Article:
I know that it was hard for her to watch me in labor. Long about 4 am the "dry birth" was becoming a term that would be etched into my brain for a lifetime. There was finally an epidural that to me was like the biggest candy fest ever! It was very hard to get it in, my spine was tricky because my daughter's head was right underneath my tailbone so when the contractions came she would rear her head back and compress my entire spinal column. The anesthesiologist kept telling me how important it was to keep still or I could be paralyzed from the waist down. Good to know. I did my best to keep still. Once it was in and I was back on the bed he turned on the IV and my whole world changed. Sweet medical advancements! My mother giggled to see the instant relief on my face, that I was one happy camper, finally comfortable. It was smooth sailing from there on in and as a bonus, the young girl finally gave birth and they whisked her off that side of the building to recovery...ahhhhh, much calmer. 7 am came around and things began to progress. Dr. B came to see me, told me we were not far and predicted within a couple of hours. In the meantime, he would keep my happy needle in place so I would be comfortable. He was right. Two hours later we were in the delivery room getting prepped for delivery. There were many who had to help me onto the table because of the dead legs I had. Once I was there I took a look around the room and saw this gigantic mirror just behind the nurses who were setting things up for the doctor. I asked my mom, "What is that? Why is there a gigantic mirror?" "So you can see the baby being born." "Oh" I said. I thought it was kinda weird. Once I was given the okay to push I sat up to do so and was shocked to see the! Really, do I have to look at it? It was so distracting. Oh man! It was disturbing to me, very freaky. The doctor was telling me to push as hard as I could, my mother was right next to me telling me to push and all I could do was look at that crazy mirror behind the doctor. It was all tilted and angled perfectly so I could see everything that was going on. I did not feel the need to look at that, much less have everyone else, especially my mother, looking at the display. When I think of that labor, I think of the mirror. My mother finally told me "Push it out Kelsey! Push that baby out and you will feel so much better...just push!" I did and finally she was born. We looked at her and she was gray, literally gray in color. We then saw the concern on the doctor's and nurses faces as they quickly took her off to an incubator. "What is wrong with her?" I asked frantically. "Do not worry honey, this is typical in a dry birth. We are going to take her and make sure there is no infection or other issues. Her color will come back, she is breathing and she will be fine. Don't you worry." I began to ball uncontrollably. My body was shaking and I was cold as hell. He told me that it was all normal, I had lost a lot of blood and the hormones were going crazy. He told me how strong I was, how proud he was of me, that I did so well with in the delivery. He told my mother that she had a beautiful granddaughter. She was crying right along with me. It was very emotional for us both because I think we knew that it was coming to an end. That our flesh and blood was not leaving that hospital with us. We were comforting each other and touching everyone in that room. There was not a dry eye in the place, they all knew what the circumstances were and they were visibly touched by the relationship that she and I had. She was so focused on me, just right there with me whispering things to me that I will cherish forever.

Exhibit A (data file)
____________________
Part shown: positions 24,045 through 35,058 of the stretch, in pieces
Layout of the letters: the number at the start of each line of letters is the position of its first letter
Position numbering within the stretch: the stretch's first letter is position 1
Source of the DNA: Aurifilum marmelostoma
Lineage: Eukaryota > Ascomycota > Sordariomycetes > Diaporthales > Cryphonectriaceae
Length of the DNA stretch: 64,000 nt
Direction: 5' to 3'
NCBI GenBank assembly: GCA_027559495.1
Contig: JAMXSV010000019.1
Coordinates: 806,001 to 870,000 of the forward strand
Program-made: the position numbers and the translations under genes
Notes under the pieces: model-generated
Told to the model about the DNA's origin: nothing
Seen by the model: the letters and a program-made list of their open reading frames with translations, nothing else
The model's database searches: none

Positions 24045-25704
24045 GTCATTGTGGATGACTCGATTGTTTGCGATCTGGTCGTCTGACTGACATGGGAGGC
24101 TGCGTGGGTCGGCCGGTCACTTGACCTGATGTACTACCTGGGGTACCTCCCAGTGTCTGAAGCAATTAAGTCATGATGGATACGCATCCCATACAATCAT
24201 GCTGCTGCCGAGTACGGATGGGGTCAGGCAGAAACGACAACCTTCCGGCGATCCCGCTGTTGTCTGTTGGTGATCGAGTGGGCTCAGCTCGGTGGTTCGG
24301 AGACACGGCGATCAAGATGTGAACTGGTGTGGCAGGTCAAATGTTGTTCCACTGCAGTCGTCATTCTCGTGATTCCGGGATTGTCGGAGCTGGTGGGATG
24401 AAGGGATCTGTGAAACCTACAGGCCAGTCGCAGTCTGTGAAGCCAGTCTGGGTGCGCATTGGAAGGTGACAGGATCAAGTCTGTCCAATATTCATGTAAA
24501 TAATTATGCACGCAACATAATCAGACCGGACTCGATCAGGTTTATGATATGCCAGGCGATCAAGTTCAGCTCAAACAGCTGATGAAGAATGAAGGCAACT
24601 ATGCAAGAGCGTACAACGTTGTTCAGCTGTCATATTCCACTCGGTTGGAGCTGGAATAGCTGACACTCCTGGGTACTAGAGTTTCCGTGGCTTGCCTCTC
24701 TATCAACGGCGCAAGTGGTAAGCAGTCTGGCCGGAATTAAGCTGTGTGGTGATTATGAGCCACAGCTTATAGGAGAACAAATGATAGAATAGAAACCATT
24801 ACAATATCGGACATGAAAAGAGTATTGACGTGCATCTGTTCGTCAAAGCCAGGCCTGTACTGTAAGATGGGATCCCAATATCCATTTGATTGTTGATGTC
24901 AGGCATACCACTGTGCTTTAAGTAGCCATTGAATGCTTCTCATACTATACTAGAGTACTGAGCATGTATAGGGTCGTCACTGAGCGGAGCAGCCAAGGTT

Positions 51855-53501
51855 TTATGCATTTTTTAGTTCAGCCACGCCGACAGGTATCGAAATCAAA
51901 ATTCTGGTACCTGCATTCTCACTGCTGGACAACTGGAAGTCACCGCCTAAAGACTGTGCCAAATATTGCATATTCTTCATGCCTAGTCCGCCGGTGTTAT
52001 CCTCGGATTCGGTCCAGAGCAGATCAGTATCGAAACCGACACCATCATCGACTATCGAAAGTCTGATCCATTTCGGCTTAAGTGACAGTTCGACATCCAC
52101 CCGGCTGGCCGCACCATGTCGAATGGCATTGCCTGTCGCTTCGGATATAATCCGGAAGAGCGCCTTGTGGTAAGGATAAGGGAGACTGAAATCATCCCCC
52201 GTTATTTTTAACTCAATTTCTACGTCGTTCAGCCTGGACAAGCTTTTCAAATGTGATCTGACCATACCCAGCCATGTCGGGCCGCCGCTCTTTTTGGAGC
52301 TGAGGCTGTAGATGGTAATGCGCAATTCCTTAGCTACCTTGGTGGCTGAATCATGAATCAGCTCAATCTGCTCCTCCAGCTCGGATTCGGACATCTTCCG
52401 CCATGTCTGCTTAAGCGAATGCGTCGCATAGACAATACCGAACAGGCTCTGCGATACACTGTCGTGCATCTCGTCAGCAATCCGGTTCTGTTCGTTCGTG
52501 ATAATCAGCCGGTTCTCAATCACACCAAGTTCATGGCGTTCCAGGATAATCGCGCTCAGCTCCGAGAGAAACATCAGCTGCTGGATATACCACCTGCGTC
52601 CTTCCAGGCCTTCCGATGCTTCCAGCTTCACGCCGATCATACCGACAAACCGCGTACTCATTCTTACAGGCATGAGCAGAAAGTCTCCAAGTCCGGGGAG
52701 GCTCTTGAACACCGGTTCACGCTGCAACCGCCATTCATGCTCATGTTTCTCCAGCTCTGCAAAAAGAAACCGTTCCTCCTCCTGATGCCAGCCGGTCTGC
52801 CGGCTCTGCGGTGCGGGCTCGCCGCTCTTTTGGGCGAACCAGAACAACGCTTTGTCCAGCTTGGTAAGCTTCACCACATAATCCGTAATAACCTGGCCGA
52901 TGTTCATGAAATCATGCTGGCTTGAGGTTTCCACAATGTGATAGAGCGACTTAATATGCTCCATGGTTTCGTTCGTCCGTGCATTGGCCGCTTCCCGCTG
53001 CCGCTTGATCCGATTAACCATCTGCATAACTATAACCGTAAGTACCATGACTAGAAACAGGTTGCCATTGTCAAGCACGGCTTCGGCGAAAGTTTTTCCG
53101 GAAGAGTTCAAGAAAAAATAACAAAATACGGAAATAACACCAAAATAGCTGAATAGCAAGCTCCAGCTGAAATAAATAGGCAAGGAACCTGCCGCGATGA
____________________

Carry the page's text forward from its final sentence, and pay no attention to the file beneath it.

My mom spoon fed me Cheerios in the recovery room. I tried to do it, but I was still shaking uncontrollably so every time I got away from the bowl I would throw the milk and cereal all over myself. I was starving and had been asking for food since midnight, so those little circles of grainy goodness were like a fillet Mignon to me. Sounds crazy, but I was in heaven. They gave me a private room with an extra bed so if my mother wanted to stay the night she could. We spent as much time with my daughter as we could. I was exhausted from the 24 hour marathon so I often would just sleep with her next to me in my bed. We had two full days with her so we made the best of it. Family came to see her, a few friends stopped by but for the most part it was me and my mom cooing and loving that little girl. I remember the first though that I had when they placed her in my arms the first time. 'I completely understand anything and everything my mother ever did in my life." I finally understood what unconditional love was and why she stuck with me all those years. Through the great times and the bad, I now knew that my mother loved me more than any other thing on the Earth and she would never stop loving me. I watched her when she would hold my daughter. She would tell her stories about how she was a princess and the best woman ever, that she was always going to make a cake on her birthday to celebrate such a beautiful baby, that she was going to love her until the day she died. She also told my daughter how much I loved her, how much I would always be thinking of her and that I was a pretty wonderful person for giving her a better start in life that I could have given her. My mother sat in the rocking chair and sang to her, rubbed her little feet and her all time favorite...smelled that sweet baby head. Sande loved baby heads. That was the first thing she did when we would visit relatives or friends with babies. She would smell their heads. It was great to see how much joy it would give her. Rocking with my daughter high in her arms just smelling and kissing her head. Yep, that did it. That last sentence got me and now I am crying. You see, before that moment seeing her in that chair I never really thought about what she was loosing. I knew what I had been dealing with and she was so good at supporting me that I never thought to ask how she felt about loosing a grandchild. Well, I saw that she was just as heartbroken as I was. She was feeling the loss in a different way, perhaps twice as bad as I was. She had to watch me in my sadness while dealing with her own loss. She was stronger than I ever could be, and the ironic thing is she was constantly telling me that she could never be as strong as me. She was my strength, my rock, my safety net. I gave her hope, she gave me faith to believe in myself.